I’m erring in the side of caution and moved the ponies. I’d like to think they would all coexist (momma has been sharing their field off and on since last fall) but I don’t want to find out the hard way that they don’t. The barn owner was pretty worried about Sophie yesterday, so I think best S especially stays out, just in case.

They looked peaceful enough this morning, tho.


B likes this change of venue. (Don’t worry, what is in camera frame is literally all there is, and she’s sharing with Sophie - she’s not out on acres of green grass. It amused me she waded right to the middle of it though, it’s fun being buried in your food, I guess!)

I’ve booked some time off later next week to get back on track with barn renos and ponyventures. For now, I’m going to enjoy my weekend “tropical vacation”



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Tuesday, 22 June 2021

A Normal Weekend (At Last!)

 After so many months of Covid restrictions, working far too many hours, and generally living far away from any equestrian events or training, I'm not sure I have words to describe how nice it was to spend a weekend doing normal horse things. We went to a clinic, I got Sophie's saddle checked, and I hung out with horsey friends in the sunshine. Simple things that have been so, so missed.


I did not take photos on the day, because I honestly just was in the moment and didn't think to until later. So you get pictures from when I turned them out Sunday afternoon :)

I rode Sophie on Thursday night and she was quite fussy and grumpy, still pretty outraged that anyone dare put a saddle on her (despite me running my hands over every inch of her back and not finding anything worrying).  I gave her the benefit of the doubt due to her being a little bit sore the week before from our previous saddle. I decided not to ride her in the clinic and was feeling pretty disappointed.

Friday afternoon, I left work early (yay for prioritizing well!) to watch the first riders in the clinic and really enjoyed it - there are a couple of talented ladies with lovely young horses and it was pretty inspiring to watch them work through some green horse challenges, particularly as I happen to be the owner of a young sassy mare ;)

Also, an older sassy mare.

Saturday morning, my wonderful husband tagged along and we trailered both horses down to the clinic. Despite it being a 15 min walk from the barn, I used the trailer because it's just so convenient for all the tack and supplies I can bring. My ride time was first in the morning and it was nice to just drive up there, pop them in the trailer, and go. Plus, it's excellent practice for Ms Sophie.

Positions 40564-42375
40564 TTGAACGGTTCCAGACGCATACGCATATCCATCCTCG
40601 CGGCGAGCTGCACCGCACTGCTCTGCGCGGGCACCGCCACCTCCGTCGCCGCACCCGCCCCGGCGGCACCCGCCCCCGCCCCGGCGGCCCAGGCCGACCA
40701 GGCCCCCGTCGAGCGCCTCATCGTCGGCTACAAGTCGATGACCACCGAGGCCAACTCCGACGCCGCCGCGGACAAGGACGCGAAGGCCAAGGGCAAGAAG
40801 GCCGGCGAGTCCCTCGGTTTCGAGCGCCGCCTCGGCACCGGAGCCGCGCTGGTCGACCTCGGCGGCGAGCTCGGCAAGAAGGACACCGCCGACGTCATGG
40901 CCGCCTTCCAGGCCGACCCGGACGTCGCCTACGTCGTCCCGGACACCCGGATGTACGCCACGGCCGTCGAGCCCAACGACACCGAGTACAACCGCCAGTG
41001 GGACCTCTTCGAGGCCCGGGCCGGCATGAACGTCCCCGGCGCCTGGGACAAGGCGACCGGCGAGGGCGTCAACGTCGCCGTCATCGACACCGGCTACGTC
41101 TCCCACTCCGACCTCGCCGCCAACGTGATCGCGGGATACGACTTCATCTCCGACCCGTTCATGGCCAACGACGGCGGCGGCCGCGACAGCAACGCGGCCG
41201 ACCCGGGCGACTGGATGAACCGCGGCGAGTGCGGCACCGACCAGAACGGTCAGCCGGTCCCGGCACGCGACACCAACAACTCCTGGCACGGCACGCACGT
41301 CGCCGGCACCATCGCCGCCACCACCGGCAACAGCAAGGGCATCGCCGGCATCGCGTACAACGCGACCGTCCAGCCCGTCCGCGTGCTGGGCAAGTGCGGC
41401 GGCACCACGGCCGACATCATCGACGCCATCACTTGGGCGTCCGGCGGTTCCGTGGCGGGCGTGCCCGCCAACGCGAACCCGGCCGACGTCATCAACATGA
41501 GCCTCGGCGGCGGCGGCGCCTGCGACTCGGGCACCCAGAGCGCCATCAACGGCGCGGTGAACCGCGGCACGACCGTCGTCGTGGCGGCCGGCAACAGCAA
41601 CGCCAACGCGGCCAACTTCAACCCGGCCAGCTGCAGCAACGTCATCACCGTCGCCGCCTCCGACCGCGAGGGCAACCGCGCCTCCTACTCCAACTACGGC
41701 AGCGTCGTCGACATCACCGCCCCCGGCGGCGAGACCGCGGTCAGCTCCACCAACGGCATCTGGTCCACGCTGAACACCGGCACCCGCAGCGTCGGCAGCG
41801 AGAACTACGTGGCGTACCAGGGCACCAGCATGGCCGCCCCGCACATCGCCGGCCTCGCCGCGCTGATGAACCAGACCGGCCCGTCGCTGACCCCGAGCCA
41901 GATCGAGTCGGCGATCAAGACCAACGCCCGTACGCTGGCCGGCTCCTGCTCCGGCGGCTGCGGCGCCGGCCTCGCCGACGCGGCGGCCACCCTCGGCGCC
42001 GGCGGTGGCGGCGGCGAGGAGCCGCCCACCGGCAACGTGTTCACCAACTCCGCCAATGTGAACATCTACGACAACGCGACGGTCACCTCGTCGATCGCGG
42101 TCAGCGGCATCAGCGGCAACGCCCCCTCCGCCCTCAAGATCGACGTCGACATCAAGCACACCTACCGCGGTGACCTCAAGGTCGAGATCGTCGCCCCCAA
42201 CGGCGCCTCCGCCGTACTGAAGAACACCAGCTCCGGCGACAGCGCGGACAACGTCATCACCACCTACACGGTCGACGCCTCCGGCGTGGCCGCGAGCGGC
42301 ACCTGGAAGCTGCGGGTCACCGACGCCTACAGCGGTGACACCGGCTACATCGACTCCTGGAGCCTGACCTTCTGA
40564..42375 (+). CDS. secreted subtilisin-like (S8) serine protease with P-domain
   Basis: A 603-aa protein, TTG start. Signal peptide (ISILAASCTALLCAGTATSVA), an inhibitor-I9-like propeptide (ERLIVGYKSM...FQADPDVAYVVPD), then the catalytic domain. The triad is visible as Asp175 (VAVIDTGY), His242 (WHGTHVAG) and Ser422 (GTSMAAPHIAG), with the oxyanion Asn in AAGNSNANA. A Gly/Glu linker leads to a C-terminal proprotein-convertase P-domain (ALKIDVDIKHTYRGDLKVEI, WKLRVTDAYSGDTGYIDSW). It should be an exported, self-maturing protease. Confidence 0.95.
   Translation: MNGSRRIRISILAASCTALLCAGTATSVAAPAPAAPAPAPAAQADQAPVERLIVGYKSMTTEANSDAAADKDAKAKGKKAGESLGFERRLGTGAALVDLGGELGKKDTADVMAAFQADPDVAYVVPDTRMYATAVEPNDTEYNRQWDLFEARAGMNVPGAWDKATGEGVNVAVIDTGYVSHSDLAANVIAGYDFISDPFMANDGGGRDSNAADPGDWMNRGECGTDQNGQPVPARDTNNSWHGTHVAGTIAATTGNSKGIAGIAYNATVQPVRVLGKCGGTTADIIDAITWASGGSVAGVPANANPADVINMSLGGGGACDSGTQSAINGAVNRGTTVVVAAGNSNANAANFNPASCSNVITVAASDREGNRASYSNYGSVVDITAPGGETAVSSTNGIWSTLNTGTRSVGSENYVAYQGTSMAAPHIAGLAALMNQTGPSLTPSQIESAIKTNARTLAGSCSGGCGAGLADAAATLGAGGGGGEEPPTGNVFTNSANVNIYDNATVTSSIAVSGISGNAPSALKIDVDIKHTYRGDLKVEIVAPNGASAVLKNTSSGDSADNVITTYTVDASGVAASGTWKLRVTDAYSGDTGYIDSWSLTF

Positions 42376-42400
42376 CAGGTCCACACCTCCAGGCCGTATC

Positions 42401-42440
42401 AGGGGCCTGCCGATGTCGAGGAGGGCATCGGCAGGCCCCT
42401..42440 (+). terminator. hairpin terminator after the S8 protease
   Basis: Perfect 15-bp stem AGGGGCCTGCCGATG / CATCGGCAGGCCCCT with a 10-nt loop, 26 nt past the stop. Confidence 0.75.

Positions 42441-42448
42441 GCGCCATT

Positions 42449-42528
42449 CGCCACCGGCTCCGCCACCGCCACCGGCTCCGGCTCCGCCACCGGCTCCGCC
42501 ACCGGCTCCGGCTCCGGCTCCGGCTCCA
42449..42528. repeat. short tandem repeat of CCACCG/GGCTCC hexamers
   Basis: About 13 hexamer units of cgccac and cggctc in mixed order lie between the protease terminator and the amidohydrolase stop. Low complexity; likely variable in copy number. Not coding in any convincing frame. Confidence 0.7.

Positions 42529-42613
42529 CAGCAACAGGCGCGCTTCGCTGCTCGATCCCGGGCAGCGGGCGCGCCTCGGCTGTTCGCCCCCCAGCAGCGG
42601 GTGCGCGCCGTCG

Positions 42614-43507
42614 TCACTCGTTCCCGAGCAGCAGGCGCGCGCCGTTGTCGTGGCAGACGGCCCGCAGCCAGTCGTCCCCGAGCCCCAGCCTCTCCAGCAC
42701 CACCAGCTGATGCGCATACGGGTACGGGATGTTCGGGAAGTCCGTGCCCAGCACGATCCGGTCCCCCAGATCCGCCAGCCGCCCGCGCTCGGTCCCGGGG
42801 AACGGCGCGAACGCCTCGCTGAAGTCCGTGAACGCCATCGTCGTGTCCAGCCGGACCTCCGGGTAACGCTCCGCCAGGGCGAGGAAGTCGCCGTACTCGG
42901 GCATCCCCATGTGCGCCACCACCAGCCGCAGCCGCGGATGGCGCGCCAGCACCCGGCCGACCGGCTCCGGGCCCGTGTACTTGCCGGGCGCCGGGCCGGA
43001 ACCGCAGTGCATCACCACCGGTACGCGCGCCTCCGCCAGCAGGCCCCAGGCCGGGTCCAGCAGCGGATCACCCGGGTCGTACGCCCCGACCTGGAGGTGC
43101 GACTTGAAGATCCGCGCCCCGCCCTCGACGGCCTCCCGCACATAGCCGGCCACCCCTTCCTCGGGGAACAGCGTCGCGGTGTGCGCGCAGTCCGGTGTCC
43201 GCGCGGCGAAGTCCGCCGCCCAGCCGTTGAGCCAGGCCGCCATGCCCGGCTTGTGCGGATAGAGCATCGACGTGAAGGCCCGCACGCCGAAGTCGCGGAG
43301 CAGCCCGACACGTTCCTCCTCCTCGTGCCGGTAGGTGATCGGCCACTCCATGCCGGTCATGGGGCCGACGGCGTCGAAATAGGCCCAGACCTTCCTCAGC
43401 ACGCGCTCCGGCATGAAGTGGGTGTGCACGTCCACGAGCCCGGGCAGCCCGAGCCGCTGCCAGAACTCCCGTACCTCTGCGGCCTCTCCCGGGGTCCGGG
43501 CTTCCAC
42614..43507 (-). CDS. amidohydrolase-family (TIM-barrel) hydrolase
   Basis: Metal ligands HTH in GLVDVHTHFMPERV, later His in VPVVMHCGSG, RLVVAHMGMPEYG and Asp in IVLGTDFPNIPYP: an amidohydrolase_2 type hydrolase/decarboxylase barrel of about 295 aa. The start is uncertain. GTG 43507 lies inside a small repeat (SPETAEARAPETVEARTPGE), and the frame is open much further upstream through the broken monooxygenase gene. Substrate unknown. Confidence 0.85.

There was a bit of a show vibe and both horses noticed. There were a few people camping, and lots of trucks and trailers in the parking. Plus, new horses in the (normally empty) temporary stabling to chat with. It's been over a year since most of us have had a real get together or event, so even the normally steady horses were taking notice of the different atmosphere.

I rode Bridget and I'm SO glad I did! I definitely good some good input and B really showed up and tried her little heart out, reminding me a lot of why I used to have so much fun with her and kept on pushing for the next big milestone. She's rusty and out of practice, as am I, but it was fun to focus on Bridget again. 

The lesson consisted of a pattern exercise with lots of poles, and it was as complicated as you made it. We focused on extending and bringing back strides more crisply, having a more solid outside rein contact going to the right, and having me look up and around to the next set of poles or marker. 

Been a while since we had a Paint diagram here. As you can see, it works either direction, crossing the middle in a figure eight pattern, alternating the extended and collected poles. The pattern definitely helps make it all happen and kept me on track.

B was an absolute star for all the up/down transitions, lateral work, and for being honest about keeping on the path I put her on. I don't feel she's really 'dressage' fit (I'm not either, let's be real) so I rode on a longer, more hunter style rein much of the time and let her find a happy place. There were times where the exercises did the work for her and she offered to sit and carry herself for some fancy dressage pony moves and I happily accepted. It felt SO nice to be back in the zone :) Happily, she had zero issues trotting and cantering for an hour, and was only minimally sweaty...looks like I've been making progress getting the pony fit again! I was dying, though. Since B has been a bit rogue this spring, I've been wearing my xc vest. Would not recommend for a 1.5 hour flat lesson in hot weather.